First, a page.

Louis B. Sloan: A Particular Vision
Louis B. Sloan (1932-2008) was a prominent figure in the Philadelphia art community. An alumnus of Fleisher Art School and PAFA, Sloan taught still-life, landscape, portrait and figure painting classes at PAFA from 1962 to 1997, and he worked in the conservation department at the Philadelphia Museum of Art from 1961 to 1980.
The recipient of many prestigious awards including PAFA's third annual Distinguished Alumni Award and the Jennie Sesnan Gold Medal, the Louis Comfort Tiffany Grant, the Emily Lowe Grant, the John Simon Guggenheim Fellowship, and the James Van Der Zee Award from Philadelphia's Brandywine Workshop. Sloan also received tributes in the halls of government from Pennsylvania Governor Edward G. Rendell, Philadelphia Mayor W. Wilson Goode, and most recently on November 4, 2008, from Mayor Michael A. Nutter.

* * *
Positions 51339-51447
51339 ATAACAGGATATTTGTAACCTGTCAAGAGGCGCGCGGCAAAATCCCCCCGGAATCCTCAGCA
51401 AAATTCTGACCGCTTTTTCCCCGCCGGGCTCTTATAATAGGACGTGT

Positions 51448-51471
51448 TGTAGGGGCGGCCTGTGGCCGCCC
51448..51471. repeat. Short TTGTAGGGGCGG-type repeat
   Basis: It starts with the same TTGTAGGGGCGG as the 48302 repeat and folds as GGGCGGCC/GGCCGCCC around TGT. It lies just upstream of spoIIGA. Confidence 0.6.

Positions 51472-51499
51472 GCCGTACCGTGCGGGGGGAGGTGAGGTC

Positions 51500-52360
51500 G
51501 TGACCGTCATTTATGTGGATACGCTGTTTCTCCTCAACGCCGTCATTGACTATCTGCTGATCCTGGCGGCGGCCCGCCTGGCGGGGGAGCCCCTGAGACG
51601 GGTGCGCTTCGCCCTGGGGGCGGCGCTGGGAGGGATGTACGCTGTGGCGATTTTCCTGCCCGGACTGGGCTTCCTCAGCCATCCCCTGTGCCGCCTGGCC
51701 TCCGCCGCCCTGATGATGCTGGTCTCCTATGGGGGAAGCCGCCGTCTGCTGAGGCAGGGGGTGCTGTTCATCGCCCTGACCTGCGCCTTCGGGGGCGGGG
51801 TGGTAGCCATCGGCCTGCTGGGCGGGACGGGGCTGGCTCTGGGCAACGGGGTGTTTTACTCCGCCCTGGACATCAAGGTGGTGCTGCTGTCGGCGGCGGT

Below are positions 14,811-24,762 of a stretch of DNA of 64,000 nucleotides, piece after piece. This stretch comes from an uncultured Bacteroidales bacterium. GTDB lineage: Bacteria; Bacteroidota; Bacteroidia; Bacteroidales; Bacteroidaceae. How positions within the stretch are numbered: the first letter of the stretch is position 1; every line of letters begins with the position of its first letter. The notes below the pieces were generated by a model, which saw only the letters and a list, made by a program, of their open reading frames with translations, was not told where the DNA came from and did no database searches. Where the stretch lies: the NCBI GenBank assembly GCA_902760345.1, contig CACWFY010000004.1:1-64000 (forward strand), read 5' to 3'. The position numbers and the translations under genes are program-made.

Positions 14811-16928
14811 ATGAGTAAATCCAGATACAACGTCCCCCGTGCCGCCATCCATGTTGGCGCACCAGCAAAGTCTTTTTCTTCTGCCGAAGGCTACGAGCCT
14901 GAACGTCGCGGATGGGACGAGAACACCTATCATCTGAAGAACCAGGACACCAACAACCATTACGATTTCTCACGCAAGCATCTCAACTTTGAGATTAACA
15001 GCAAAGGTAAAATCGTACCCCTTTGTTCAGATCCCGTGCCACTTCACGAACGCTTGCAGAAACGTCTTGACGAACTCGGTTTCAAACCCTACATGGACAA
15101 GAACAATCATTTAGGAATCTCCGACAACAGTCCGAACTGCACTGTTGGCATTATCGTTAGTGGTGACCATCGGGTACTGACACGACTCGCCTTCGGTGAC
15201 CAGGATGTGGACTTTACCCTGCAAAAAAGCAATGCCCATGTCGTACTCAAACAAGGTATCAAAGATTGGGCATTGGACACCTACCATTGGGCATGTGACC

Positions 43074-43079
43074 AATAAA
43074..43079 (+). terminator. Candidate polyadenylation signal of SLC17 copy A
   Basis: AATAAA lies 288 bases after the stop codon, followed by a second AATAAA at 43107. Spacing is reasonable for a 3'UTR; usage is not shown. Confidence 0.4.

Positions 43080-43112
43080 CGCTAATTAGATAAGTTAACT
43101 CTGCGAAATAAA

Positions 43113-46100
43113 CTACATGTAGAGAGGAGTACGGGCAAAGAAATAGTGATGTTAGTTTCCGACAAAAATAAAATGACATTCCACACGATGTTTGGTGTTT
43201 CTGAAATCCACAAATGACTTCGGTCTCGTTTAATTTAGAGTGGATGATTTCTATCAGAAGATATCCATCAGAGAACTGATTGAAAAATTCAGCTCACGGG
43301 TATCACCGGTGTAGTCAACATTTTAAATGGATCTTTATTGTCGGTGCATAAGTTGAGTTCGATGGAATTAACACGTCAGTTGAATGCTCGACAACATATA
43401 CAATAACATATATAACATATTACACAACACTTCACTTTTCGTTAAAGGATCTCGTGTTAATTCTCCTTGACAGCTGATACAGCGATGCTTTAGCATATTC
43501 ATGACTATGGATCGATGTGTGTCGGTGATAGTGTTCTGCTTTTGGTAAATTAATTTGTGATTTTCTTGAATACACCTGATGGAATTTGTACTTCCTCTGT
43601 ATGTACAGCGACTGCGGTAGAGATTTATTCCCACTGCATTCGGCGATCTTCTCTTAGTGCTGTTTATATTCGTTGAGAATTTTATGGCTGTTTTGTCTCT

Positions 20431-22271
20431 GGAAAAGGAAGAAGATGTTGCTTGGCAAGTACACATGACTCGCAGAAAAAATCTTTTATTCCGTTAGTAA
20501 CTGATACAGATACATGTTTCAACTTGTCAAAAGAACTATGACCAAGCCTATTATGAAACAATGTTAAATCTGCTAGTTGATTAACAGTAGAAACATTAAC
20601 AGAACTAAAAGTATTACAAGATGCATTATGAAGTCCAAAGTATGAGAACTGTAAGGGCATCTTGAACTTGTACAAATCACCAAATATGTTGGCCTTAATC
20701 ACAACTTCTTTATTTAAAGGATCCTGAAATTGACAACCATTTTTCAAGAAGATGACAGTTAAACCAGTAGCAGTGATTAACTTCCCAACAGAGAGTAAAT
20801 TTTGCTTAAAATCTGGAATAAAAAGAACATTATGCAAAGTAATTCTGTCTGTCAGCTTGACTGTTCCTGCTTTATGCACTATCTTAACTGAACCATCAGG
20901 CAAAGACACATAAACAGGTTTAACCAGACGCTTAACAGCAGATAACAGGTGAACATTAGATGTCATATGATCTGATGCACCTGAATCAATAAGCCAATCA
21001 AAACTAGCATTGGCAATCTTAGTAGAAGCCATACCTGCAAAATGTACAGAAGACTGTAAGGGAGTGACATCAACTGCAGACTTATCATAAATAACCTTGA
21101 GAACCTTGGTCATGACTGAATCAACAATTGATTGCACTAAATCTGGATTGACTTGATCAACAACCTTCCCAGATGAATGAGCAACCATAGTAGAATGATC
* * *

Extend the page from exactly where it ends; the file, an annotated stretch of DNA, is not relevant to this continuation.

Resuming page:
The exhibition, curated by Philadelphia art collector, Lewis Tanner Moore, displayed over thirty works spanning Sloan's long career. Early works include Backyards (1955), painted during Sloan's student days at PAFA. The painting captures a moment in his West Philadelphia neighborhood and "that glorious light that glows," indicative of Sloan's work, particularly his landscape paintings. While Sloan's cityscapes favor a more somber palette as seen in Early Streetscape and Gathering Storm over Philadelphia, Sloan's landscape paintings embrace brighter colors to emphasize the varying light and atmospheric conditions as seen in Moon Light (1978) and Lifting Fog in the Poconos (1980). Landscape painting was his true passion, and it is in paintings like Frost Valley in the Catskills (1995), that his great technical skills, unique artistic vision and masterful rendering of nature are brought together.